It’s another busy Friday in the world of agriculture! On our radar today is the first of Agri-Expo’s SIYABONGA information days, we meet a research scientist who breeds and delivers new and improved maize hybrids, and you can tune in to the latest Farmer/s Inside Track podcast.
1. SIYABONGA Day
It’s not too late to attend the first SIYABONGA Day presented by Agri-Expo in partnership with the Western Cape department of agriculture. The three-hour, jam-packed session will get you FREE advice on the optimal management of livestock from top experts at the comfort of your own home.
Today’s programme will focus on the management and nutritional principles to overcome drought as well as partnership opportunities in the Karoo. Dr Louis du Pisani, an expert on drought conditions, will lead the discussion on management, after which Hans Greeff, a lecturer at Grootfontein Agricultural College, will talk about the correct nutrition in these times. Konsortium Merino and the Mohair Empowerment Trust will discuss collaboration opportunities.
If it sounds like something that interest you and you want to attend, simply click here at 10:00 today:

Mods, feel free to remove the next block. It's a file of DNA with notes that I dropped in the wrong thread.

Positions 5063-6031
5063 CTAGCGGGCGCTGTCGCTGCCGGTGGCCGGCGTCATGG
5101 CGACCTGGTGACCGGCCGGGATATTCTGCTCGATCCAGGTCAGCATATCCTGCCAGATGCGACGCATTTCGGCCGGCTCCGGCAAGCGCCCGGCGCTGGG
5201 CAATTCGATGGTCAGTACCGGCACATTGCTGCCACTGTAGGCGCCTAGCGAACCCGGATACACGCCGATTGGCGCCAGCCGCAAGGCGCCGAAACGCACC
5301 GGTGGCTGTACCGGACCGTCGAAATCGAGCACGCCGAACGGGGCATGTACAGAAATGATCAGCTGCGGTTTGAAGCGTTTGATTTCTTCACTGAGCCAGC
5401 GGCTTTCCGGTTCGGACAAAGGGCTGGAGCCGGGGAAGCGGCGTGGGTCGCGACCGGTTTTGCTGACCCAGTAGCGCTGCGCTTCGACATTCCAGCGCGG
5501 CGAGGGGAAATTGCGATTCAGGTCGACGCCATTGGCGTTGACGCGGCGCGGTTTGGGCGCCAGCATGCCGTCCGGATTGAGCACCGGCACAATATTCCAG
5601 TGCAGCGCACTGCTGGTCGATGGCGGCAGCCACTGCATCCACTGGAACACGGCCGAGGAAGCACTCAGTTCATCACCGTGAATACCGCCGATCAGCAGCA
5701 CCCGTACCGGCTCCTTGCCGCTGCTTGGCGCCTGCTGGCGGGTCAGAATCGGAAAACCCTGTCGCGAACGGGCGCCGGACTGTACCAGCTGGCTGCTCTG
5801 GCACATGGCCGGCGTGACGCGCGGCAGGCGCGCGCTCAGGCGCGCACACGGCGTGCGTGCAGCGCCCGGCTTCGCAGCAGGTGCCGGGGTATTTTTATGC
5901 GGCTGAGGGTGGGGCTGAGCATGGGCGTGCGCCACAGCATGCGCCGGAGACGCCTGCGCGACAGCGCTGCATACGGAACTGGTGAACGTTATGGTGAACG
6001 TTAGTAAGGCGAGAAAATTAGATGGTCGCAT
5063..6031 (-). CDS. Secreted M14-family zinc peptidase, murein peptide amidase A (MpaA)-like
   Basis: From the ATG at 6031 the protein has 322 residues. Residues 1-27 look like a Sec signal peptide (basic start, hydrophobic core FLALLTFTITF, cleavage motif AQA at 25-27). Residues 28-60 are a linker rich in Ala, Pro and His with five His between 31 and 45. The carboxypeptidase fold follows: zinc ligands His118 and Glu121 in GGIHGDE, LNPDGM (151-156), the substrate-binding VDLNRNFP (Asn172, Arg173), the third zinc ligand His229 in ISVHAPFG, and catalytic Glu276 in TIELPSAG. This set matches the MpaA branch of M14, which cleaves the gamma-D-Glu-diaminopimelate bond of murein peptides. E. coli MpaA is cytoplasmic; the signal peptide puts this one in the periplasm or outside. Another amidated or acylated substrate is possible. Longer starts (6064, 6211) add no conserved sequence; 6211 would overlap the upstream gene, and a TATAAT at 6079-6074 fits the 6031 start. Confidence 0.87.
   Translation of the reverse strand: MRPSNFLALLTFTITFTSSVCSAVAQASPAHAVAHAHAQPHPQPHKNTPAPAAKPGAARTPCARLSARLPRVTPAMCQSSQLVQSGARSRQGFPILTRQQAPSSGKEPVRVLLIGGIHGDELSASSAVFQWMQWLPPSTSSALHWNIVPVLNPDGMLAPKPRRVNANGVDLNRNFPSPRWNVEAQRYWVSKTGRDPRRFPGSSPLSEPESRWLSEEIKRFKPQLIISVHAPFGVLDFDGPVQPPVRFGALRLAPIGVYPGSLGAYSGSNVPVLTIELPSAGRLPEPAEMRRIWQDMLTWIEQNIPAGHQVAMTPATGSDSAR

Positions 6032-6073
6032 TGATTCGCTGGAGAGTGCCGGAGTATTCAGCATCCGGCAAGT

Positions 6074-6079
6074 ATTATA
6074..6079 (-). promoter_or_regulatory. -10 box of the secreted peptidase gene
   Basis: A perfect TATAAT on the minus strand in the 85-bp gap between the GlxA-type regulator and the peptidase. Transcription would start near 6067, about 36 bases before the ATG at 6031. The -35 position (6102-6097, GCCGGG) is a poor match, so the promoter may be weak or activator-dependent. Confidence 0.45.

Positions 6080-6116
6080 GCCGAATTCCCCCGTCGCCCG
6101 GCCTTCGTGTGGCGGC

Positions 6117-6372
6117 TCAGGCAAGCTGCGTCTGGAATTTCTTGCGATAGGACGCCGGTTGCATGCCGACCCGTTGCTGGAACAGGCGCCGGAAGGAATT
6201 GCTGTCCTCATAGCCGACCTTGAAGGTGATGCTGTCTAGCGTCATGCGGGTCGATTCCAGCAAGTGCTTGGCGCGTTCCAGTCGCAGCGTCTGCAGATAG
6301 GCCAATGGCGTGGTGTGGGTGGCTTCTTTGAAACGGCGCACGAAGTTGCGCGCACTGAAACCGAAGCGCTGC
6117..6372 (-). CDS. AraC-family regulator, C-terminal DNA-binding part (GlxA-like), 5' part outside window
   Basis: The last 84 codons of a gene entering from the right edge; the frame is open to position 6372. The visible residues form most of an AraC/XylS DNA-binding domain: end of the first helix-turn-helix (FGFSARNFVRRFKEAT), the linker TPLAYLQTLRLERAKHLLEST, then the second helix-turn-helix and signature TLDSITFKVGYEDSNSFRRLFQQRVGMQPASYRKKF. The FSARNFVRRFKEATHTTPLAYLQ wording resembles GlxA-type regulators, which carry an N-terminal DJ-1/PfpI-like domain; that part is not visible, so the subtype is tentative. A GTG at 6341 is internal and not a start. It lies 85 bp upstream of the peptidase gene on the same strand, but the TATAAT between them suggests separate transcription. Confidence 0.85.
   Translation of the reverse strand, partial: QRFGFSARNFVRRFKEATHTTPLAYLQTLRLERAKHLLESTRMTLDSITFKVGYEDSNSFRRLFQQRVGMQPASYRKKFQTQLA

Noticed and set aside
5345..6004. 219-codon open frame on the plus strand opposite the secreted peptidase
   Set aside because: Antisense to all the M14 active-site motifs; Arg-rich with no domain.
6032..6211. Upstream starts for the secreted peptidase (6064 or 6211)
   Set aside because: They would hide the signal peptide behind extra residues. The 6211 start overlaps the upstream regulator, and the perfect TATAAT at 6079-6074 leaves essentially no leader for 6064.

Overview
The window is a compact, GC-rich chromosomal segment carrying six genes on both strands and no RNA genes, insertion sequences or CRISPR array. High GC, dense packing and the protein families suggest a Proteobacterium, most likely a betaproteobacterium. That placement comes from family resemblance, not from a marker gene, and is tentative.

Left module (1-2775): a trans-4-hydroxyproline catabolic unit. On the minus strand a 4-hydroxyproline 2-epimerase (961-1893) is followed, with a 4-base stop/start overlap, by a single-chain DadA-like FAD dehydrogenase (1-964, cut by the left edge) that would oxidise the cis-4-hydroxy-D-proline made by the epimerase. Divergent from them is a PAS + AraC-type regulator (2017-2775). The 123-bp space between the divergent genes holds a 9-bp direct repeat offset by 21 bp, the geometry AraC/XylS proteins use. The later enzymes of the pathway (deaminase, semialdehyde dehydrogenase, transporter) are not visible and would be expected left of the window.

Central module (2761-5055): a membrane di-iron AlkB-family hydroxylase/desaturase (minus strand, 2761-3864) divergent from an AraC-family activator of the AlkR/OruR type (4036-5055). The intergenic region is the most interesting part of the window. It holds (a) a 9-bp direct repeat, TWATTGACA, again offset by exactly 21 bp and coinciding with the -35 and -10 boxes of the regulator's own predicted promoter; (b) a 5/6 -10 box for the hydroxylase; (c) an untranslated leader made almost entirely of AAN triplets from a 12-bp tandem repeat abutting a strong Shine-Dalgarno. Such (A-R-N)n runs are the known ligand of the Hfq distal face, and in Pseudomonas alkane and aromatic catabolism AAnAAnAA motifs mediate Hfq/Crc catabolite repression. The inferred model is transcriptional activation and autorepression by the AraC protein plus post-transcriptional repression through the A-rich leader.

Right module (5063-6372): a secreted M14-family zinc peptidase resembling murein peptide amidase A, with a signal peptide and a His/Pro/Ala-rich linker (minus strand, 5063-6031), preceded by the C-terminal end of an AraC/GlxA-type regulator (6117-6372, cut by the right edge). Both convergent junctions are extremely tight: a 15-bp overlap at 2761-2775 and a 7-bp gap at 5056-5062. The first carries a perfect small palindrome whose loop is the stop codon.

2. Farmer’s Inside Track podcast
In this week’s episode of the Farmers Inside Track podcast no stone goes unturned as we delve into tips and tricks for running a thriving nursery and discover the magic of garlic.
We meet yet another industry powerhouse, Rhensia Manuel of GrowBox, a nursery in the centre of Hanover Park in the Cape Flats. MC Loock, senior manager of agribusiness at Standard Bank, joins us to chat about diversification as a risk management strategy.
In another lip-smacking insert of the Mzansi Flavour podcast segment, we hear from Dané Vermeulen, foodie and YehBaby Digital’s systems leader, who shares her secret for the perfect South African home-cooked meal.
3. Meet a research scientist
If you are a high school learner who loves maths and physical science, but you don’t know which career path to follow, here’s an idea! Eve Dunlop, a scientist doing plant-breeding research and development for Corteva Agriscience, a global agricultural company, is a great example to follow.
Dunlop’s job entails breeding and delivering new and improved maize hybrids for East Africa. She does not just breed for improved yield, but also for improvements against pests and diseases, environmental adaptation, agronomic and quality traits.
To work as a scientist, you need to have a Master’s degree in science or agriculture at the very least and often a PhD. If that sounds like something you are interested in, keep an eye on Food For Mzansi for the AgriSETA Learner Connect profile and podcast episode that will be shared later today.
Do you have an upcoming event that should be on Food For Mzansi’s watchlist? Drop us an email to email@example.com and we’ll do our best to include it in this weekday feature.